“I love film. I love the feeling of the horizontal, 16×9, you’ll notice that most of my photos are horizontal and for that exact reason, so that it looks like a film still.”
Because I didn’t have a copy of the legend for each of his pieces, Rob graciously went through all 34 pieces with me telling me who it was a portrait of, often peppering in a tid-bit of information or piece of history and I got to know a little more about why he does what he does.
“You know what I love? Is when you go to a party and someone pulls out a camera, you see this over here( he points to a photo of a woman sitting on the floor with her arm elegantly perched on the couch, drink in hand, looking effortlessly striking), this is a shot for Elm Street and everybody’s having fun and looking [...genuine...]” but it’s totally right. The essence of the photo makes you wish you were at that party there with those fabulous people.
So how does one condense more than 40 years of work to fit in one room? Curated by James Patten, it’s an apt representation of the work of a man delving into the world around him and more importantly, the people that populate it.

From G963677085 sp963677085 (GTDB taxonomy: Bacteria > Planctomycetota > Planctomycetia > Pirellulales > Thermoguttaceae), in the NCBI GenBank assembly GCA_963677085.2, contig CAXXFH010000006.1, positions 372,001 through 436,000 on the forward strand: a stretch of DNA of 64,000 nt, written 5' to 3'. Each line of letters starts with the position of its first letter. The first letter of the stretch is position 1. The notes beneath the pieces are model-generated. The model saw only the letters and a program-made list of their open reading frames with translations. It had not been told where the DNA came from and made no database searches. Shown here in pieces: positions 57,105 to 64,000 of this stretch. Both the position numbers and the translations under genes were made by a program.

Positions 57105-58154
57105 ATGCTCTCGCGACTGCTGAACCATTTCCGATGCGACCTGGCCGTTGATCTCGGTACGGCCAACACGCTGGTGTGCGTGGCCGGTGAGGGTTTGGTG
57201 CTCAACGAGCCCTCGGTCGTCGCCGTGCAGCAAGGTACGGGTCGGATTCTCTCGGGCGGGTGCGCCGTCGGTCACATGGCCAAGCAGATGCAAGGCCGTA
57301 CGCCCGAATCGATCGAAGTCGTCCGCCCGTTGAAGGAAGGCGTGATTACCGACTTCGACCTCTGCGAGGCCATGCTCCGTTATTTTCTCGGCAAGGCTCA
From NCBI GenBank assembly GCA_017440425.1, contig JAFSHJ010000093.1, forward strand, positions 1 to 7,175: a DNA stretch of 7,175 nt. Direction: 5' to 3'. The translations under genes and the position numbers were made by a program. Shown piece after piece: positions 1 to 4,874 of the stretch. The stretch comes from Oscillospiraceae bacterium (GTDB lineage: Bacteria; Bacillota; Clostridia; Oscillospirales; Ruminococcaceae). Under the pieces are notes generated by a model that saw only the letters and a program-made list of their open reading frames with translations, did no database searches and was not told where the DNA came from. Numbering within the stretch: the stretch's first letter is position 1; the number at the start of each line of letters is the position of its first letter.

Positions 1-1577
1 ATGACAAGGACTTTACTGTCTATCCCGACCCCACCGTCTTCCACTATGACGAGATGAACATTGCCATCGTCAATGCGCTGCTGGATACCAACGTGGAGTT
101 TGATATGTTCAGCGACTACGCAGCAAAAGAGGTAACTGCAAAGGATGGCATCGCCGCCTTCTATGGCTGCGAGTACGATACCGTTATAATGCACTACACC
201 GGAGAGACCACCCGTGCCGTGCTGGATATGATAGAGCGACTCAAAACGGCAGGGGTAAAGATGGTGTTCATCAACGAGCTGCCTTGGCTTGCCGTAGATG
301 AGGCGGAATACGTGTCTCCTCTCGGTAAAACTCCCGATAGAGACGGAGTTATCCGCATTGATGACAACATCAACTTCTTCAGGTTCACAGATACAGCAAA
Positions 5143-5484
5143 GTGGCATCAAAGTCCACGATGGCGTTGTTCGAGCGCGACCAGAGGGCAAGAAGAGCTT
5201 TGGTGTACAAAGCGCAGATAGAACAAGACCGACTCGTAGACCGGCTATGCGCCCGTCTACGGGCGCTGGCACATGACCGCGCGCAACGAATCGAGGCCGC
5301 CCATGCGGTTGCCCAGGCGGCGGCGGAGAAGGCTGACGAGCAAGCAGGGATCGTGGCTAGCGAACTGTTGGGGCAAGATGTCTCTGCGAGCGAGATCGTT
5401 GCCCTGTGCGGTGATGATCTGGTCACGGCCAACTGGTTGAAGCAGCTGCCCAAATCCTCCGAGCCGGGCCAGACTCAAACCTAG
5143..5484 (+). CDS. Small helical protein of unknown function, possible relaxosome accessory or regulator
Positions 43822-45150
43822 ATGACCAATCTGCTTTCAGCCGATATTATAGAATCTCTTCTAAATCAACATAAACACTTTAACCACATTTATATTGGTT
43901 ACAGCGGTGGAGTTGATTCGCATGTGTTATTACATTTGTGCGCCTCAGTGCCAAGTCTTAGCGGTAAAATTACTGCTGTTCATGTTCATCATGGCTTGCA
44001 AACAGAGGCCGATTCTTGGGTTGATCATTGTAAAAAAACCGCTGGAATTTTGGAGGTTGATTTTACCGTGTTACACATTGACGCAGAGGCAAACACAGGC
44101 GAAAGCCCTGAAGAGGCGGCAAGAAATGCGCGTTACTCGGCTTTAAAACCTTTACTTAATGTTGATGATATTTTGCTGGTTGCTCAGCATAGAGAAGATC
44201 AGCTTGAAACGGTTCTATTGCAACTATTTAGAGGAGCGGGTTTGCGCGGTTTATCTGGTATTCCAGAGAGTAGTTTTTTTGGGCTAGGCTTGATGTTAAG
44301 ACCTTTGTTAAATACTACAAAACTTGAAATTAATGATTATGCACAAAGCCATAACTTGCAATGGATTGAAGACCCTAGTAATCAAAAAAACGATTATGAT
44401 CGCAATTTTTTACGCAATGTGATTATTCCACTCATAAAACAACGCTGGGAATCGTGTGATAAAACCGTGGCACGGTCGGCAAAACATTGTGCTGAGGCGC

At the end of our conversation, he reluctantly let me take a few snap shots of him in the Gallery Room. He tells me as I pull out the camera “you know, this is the reason I got a camera, so that I didn’t have to be on this side of the it.”
He pulls his trade mark stealth little camera out as I’m packing up my gear to leave. He asks if he can take a quick photo of me. I say “sure, I mean, it’s rare I see a picture I like, but go ahead. Glasses on or off?” “Off.” I oblige (my glasses are filthy anyway, the arms held on by pieces of paper clip and sit lop sided on my face anyway). I now feel the pressure to look correct, especially after all the discussion that we just had but I fail miserably and smile uncomfortably, with my face most likely turning red. Damn. I should have been ready for it, but as quick as it his point and shoot was out it’s back in his pocket and we’re done. My moment in the sun was brief, but now I can say a professional photographer shot me, and it didn’t hurt a bit.